JUNE 2001

Table of Contents

  1. School Evaluation System Debuts
  2. Library of Michigan, Government Printing Office Form Partnership
  3. Library of Michigan Provides Access to Michigan 1870 Census Records
  4. Presidential Portraits Head to Grand Rapids

(1) School Evaluation System Debuts

The first comprehensive, Internet-accessible look at Michigan school information -- from test scores and graduation rates to teacher salaries and district demographics -- is now available at

The new service differs from the "school report cards" previously posted online by the Michigan Department of Education. All of the data have been verified by Standard and Poor's, and packaged to make school-to-school comparisons equitable and easy. The data will also show how each school's spending compares to performance.

The new site is intended not only to let parents and the public evaluate their schools, but give schools a clear look at where they shine and where they need work. They can compare their schools to similar schools to see how they stack up and where they can make improvements.

The six core areas measured include:

Source: Lansing State Journal, May 21, 2001, p.1A and 5A.

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(2) Library of Michigan, Government Printing Office Form Partnership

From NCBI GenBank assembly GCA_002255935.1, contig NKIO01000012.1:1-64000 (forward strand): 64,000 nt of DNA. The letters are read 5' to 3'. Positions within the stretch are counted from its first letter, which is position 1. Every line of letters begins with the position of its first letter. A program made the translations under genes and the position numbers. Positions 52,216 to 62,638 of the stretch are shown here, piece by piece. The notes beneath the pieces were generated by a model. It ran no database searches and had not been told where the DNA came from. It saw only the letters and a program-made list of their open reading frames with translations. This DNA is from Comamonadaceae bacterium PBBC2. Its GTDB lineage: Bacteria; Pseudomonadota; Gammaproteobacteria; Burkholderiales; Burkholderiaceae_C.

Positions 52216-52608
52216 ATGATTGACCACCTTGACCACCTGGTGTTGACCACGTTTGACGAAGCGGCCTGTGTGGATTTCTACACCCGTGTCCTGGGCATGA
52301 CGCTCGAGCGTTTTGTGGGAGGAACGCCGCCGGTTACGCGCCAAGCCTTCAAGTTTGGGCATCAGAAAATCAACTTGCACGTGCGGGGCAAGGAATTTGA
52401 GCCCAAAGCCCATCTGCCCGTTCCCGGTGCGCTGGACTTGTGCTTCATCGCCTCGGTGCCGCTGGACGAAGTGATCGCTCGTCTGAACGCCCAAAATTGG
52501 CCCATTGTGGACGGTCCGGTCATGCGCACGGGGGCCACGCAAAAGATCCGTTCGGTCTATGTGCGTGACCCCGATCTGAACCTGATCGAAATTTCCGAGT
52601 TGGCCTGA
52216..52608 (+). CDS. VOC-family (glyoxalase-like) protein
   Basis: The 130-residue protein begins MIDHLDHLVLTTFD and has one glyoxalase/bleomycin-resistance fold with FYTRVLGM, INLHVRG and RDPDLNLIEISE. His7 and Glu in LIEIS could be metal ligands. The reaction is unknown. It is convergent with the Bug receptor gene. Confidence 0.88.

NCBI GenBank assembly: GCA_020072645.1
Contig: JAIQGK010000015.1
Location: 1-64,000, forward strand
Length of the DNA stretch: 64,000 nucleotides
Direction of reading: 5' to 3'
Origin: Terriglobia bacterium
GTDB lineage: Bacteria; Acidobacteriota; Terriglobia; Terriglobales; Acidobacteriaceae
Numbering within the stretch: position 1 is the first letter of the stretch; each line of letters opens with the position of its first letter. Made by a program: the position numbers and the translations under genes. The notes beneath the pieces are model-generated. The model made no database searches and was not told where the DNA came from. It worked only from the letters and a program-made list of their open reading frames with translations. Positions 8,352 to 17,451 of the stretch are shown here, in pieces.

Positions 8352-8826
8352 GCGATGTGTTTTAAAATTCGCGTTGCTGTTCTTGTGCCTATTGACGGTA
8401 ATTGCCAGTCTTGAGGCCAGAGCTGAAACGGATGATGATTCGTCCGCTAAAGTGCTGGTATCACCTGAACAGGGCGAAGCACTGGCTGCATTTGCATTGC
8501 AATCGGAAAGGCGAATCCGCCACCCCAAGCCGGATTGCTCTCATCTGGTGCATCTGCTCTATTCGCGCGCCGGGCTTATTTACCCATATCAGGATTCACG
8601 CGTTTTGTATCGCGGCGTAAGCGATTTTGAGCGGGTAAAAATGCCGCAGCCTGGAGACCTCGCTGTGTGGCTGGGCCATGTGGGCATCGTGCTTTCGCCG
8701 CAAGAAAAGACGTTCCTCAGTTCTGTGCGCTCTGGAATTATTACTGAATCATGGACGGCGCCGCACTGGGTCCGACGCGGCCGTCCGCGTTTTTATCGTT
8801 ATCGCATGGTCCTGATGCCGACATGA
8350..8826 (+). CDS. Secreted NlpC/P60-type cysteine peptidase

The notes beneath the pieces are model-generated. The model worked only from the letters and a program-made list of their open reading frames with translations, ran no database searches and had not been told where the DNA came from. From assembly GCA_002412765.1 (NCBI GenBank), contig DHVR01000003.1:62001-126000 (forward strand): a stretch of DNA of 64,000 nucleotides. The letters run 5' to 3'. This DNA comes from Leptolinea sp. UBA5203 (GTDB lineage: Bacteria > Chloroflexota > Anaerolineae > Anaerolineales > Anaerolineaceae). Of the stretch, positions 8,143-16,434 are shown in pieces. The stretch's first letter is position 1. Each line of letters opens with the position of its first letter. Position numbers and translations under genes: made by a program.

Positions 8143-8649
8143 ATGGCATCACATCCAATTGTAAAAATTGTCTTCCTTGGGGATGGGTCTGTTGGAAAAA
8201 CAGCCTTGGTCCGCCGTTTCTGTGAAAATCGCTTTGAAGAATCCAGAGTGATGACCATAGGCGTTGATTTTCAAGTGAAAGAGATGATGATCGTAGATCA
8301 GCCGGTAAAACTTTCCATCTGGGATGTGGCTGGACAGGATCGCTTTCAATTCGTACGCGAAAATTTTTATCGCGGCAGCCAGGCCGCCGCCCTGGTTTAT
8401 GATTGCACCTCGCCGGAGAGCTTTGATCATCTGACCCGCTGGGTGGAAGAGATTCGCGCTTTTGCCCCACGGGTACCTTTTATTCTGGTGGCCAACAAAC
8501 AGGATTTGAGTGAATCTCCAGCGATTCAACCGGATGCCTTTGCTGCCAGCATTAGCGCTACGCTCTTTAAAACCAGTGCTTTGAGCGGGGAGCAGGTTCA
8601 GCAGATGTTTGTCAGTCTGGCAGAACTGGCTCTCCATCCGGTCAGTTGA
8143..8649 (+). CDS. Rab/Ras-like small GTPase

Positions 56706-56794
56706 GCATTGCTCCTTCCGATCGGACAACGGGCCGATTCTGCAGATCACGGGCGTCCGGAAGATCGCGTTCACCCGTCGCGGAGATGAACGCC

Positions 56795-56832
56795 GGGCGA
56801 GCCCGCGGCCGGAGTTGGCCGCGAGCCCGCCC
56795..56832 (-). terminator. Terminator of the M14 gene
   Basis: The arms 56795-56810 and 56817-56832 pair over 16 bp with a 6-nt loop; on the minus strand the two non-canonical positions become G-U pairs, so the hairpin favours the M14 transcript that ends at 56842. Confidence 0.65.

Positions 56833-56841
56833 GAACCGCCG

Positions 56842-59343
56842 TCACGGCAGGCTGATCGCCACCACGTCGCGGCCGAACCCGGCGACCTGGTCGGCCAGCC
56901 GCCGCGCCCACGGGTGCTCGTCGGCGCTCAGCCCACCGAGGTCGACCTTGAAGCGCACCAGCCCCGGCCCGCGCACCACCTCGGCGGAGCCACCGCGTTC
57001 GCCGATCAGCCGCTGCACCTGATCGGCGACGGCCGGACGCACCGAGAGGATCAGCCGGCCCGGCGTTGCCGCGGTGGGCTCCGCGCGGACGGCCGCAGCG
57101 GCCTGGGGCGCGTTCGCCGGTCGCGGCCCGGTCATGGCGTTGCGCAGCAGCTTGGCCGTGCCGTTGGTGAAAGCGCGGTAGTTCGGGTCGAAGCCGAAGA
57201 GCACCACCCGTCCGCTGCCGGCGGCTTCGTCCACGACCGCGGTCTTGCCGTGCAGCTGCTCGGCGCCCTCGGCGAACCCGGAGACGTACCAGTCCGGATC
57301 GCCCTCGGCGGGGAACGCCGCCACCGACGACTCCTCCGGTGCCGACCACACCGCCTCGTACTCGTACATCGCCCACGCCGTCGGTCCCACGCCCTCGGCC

The Library of Michigan and the U.S. Government Printing Office have joined together to make information for and about the nation's 53 regional federal depository libraries available on the World Wide Web. The Library of Michigan, one of Michigan's two regional depository libraries, developed the "Regional Federal Depository Libraries," a series of pages found at The site offers a wide array of practical information at one convenient location that will be of interest to regional librarians and the selective depository librarians and the libraries they serve. The page has links to tools and information created by regional libraries, the Government Printing Office, and the Government Documents Round Table of the American Library Association. The Library of Michigan organized and will maintain the site.

The national system of regional depository libraries was established in 1962, when revisions to the United States Code mandated the creation of one or more depositories in each state to provide a full collection of federal publications and various support and liaison services. The Library of Michigan was designated a depository library in 1860 and a regional depository in 1964. In the intervening years, the regional libraries have become an integral part of the administration of the nation's premiere system that provides free and open access to federal government information. Regional libraries help develop and manage collections, provide reference services to collections of last resort, provide support for the inspection of depository libraries, and act as leaders among depository staff.